Nawr Anois present... Softday


UWTSD’s Swansea College of Art is looking forward to hosting the next concert in the NAWR ANOIS series being hosted by the School’s Music Technology department.

Softday poster

The concert will take place on Saturday 28th April in the BBC Hall at 7pm. This month’s special guests are the Irish art-science duo Softday and sonic artist and digital luthier, Simon Kilshaw, who is the Programme Director of Music Technology at UWTSD.

Dr. Jenny Kirby, Lecturer in Music Technology and co-organiser of NAWR said: “This Saturday will be our 20th concert of experimental and multi-disciplinary music with NAWR. There is a growing positive energy around avant-garde music in Swansea and it’s great to see such an appetite for local and international artists. Our audience is made up of hard-core experimental music enthusiasts, artists from other disciplines with an interest in sound and people who come with no idea of what to expect.”

NAWR (meaning NOW in Welsh) is a new multidisciplinary concert series in Swansea consisting of experimental music, free improvisation, film, lo-fi, free jazz, sound art, alternative folk and new music, which is convened by Rhodri Davies, Jenn Kirby, Rose Linn-Pearl and Dan Linn-Pearl and Daryl Feehely.

Rhodri Davies is co-organiser of NAWR and has previously appeared in one of the concerts in the series. He said: “The aim is to offer an open and reflective space for an audience to experience new music in a welcoming and intimate setting."

Since 1999 Softday, the art-science collaboration of artist Sean Taylor and computer scientist Mikael Fernström, have engaged with issues relating to natural cycles in time, climate change, and its global effects. Early projects such as Bliain Le Baisteach (A Year of Rainfall) (2000) looked at fluctuating annual rainfall patterns in Ireland. Further, Cóisir an Tsionainn (The Shannon Suite) (2003) focused on the four-year life cycle of the wild Atlantic salmon and the effects of overfishing and pollution on the species ability to survive.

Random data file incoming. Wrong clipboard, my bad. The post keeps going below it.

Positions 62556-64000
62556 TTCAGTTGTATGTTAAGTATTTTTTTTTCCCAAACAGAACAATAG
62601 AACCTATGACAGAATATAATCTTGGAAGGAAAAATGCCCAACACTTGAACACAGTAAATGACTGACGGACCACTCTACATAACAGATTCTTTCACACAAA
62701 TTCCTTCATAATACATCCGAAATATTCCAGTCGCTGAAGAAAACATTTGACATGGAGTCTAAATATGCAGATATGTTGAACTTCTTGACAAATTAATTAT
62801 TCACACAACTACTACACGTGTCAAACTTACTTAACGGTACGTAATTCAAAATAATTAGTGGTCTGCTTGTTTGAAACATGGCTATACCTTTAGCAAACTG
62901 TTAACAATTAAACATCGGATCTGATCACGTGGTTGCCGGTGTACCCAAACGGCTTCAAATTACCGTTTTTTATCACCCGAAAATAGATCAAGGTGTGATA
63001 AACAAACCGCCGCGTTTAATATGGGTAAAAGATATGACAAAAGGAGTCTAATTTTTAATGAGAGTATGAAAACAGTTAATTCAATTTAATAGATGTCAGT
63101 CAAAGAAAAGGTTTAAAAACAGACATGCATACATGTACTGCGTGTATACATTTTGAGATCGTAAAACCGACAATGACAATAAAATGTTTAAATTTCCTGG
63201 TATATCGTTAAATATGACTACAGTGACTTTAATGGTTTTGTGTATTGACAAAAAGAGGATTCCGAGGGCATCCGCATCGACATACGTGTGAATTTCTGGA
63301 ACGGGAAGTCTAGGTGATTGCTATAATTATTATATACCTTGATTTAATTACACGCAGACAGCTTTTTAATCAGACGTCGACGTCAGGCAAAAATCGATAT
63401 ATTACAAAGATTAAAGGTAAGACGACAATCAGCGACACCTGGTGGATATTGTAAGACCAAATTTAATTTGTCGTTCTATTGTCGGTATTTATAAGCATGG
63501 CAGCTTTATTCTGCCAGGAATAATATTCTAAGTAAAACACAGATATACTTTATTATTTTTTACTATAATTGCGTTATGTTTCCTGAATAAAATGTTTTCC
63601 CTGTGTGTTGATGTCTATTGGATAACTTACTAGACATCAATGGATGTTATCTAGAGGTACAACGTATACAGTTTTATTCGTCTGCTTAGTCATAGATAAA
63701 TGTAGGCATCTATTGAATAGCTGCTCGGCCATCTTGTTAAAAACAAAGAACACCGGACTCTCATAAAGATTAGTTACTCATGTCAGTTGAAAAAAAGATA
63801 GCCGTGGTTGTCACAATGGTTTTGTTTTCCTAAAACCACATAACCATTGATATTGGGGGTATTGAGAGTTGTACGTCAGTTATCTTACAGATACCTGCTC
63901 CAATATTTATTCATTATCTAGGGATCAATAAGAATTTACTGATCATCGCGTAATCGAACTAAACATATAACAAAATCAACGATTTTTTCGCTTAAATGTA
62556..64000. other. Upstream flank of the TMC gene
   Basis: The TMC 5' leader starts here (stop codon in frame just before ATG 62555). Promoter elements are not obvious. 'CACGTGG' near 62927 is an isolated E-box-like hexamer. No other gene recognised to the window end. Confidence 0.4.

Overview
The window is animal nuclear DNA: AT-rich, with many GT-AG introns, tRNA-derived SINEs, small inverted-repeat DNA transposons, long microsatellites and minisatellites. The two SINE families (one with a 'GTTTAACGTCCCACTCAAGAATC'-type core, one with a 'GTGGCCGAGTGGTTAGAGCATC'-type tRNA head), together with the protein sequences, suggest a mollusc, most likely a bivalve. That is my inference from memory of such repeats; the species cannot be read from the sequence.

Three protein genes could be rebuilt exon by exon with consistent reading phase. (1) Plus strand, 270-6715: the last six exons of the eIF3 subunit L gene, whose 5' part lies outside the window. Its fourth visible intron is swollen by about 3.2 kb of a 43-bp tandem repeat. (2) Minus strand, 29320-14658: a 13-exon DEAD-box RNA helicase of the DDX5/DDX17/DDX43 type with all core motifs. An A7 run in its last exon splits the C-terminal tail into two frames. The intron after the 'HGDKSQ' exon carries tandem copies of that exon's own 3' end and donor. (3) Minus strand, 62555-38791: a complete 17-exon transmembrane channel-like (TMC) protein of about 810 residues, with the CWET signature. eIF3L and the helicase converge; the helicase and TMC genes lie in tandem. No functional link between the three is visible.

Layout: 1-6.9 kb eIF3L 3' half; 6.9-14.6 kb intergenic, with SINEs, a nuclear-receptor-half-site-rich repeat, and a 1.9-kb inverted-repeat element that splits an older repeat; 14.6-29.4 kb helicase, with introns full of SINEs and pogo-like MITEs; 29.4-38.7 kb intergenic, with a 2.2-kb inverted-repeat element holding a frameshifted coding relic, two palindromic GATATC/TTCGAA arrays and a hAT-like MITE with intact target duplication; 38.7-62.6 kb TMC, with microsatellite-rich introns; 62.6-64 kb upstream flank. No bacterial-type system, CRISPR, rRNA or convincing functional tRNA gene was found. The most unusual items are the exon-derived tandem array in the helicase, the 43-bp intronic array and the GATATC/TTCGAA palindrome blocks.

As a collaborative team, they use their art practice to explore relations to and understandings of nature, expressed through sonifications and multimedia artworks and performances. Both artists are interested in exploring the cracks between various media and creative genres such as expanded theatre, sound art, socially engaged practice, sculpture, music, dance and the application of new technologies.

Simon Kilshaw is a composer, performer, sonic artist, songwriter, producer, software designer, inventor and instrument builder, systems programmer, Digital Creator through coding. Simon invents new musical instruments using a wide variety of digital technologies, from sensors and tracking hardware to pure coded environments, and composes new repertoire for them. Simon has developed a range of instruments and compositional tools for the creation of new musical works. In this way, Simon describes his research as "Digital Lutherie". Simon's recent work has been in the development of bespoke audio system extensions for the Unity Game Engine. Simon is the Programme Director for Music Technology at University of Wales Trinity Saint David. His work is inspired by the early 20th century pioneers of electronic noise machines, particularly the Italian Futurist movement.

Event details:

Doors: 7pm with a 7.30 start

Tickets: £8 and £5 concession

Venue: BBC Hall, SA1 5DT

Supported by Culture Ireland as part of GB18: Promoting Irish Arts in Britain and the University of Wales Trinity Saint David.

Further Information

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